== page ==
Correct your spine and improve your posture to help you sleep better and improve overall health, according to a study published in the American Journal of Orthopaedic Surgery.
The study, led by researchers from the University of California, San Francisco and the University at Albany, found that the most effective posture correction was to correct your midline and lower back.
The researchers measured the impact of three different poses, including seated, standing, and standing alone, on patients’ spine curvatures.
The patients were randomly assigned to one of three treatment groups: sitting, standing alone or sitting and standing.
The results showed that the posture correction improved posture stability and stability of the spine.
“The patients were more comfortable and had improved posture over the course of treatment.
In addition, we found that they were able to achieve a greater degree of improvement in their overall posture than the other two treatment groups,” said Dr. Jeffrey Krammer, an orthopedic surgeon at the University At Albany and lead author of the study.
The findings may help explain why sitting or standing alone is more effective than sitting and seated alone, said Dr.-elect Robert Fisk, a professor of orthopaedics and head of the Department of Anatomy at the U.S. Army Medical Research Institute of Infectious Diseases (USAMRIID).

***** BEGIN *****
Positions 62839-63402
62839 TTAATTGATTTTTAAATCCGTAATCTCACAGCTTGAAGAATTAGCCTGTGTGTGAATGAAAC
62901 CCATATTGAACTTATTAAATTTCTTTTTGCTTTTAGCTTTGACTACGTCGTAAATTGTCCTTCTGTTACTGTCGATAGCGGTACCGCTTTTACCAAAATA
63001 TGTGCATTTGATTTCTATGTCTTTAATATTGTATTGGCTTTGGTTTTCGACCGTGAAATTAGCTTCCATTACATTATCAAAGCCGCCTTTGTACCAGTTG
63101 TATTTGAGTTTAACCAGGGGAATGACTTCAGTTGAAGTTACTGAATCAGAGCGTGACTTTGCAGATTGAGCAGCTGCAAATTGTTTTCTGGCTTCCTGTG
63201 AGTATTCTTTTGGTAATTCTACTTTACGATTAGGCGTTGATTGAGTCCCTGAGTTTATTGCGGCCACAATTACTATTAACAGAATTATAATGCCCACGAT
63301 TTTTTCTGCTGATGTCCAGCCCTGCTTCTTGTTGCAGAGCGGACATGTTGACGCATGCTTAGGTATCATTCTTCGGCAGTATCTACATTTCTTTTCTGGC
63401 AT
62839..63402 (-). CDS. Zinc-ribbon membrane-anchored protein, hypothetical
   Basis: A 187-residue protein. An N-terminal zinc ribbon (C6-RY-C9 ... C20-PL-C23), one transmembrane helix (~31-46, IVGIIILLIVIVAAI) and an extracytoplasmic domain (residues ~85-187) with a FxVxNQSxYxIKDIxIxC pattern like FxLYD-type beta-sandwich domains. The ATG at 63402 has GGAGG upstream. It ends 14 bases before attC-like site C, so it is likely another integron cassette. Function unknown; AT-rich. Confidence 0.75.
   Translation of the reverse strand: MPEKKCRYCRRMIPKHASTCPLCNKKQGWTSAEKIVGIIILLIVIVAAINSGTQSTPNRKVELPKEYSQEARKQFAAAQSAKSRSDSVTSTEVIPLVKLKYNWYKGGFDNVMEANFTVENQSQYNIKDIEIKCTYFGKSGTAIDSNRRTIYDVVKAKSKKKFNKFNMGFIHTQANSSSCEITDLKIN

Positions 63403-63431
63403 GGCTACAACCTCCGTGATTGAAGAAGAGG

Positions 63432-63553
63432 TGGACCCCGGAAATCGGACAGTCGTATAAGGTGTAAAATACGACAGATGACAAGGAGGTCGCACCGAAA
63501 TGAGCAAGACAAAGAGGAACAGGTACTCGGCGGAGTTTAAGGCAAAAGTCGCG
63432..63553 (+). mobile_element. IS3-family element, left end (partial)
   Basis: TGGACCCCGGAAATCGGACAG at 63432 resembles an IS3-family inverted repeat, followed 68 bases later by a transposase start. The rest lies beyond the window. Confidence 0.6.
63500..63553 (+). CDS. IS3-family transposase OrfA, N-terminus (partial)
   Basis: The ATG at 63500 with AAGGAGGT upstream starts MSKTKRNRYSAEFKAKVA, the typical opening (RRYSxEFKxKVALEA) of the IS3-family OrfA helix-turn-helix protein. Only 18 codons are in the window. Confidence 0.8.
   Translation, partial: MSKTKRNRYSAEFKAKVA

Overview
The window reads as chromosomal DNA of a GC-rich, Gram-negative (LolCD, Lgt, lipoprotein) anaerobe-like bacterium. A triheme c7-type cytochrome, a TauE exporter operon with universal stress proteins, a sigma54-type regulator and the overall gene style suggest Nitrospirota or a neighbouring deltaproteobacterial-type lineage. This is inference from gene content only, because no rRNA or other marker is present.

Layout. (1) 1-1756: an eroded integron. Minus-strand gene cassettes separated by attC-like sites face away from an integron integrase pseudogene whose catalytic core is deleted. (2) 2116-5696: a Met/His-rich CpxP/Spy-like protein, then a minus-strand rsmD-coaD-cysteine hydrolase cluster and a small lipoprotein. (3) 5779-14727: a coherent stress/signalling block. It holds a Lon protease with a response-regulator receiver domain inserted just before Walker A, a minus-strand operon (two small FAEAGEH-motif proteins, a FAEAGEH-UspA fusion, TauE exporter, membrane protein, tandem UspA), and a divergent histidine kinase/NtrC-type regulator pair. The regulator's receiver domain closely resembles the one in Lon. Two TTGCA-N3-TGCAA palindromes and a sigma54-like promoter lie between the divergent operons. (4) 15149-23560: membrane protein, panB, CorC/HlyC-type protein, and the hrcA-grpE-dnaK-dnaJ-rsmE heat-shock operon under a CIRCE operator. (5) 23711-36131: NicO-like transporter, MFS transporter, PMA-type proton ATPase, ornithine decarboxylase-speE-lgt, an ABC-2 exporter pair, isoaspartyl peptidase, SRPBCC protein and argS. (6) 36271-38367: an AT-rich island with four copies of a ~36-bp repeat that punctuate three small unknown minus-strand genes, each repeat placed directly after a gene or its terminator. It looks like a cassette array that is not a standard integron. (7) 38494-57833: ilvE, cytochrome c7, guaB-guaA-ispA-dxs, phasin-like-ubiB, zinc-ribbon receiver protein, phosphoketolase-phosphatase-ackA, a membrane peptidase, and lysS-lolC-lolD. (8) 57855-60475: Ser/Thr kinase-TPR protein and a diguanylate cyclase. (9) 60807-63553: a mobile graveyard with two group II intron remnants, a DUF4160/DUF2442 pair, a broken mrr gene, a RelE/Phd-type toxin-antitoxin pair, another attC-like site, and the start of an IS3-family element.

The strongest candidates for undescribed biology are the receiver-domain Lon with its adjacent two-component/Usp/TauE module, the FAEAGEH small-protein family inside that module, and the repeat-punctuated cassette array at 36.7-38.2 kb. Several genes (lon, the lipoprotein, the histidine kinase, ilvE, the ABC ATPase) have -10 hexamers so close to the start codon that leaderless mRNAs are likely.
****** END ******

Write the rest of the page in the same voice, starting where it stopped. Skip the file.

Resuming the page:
“The posture correction is a combination of sitting and sitting and walking,” he said.
“When you sit down, you may be putting pressure on your shoulders and your neck and that may cause a problem.
The posture correction helps you control your posture, and you can relax and have a better night’s sleep.”
Correcting your spine is not as simple as adding a chair.
Dr. Kramner said the best way to correct the posture is by moving a variety of things throughout the day, including your body, your hands, and your face.
“These include: breathing exercises, stretching exercises, using your hands to move your body from your body position to your feet position, changing your posture with your face, using a different posture to make up for your posture,” he explained.
For patients with chronic back pain, Dr. Fisk recommended that the patients try a variety from a few exercises to help improve posture.
The research was supported by the National Institutes of Health and the National Center for Complementary and Alternative Medicine.
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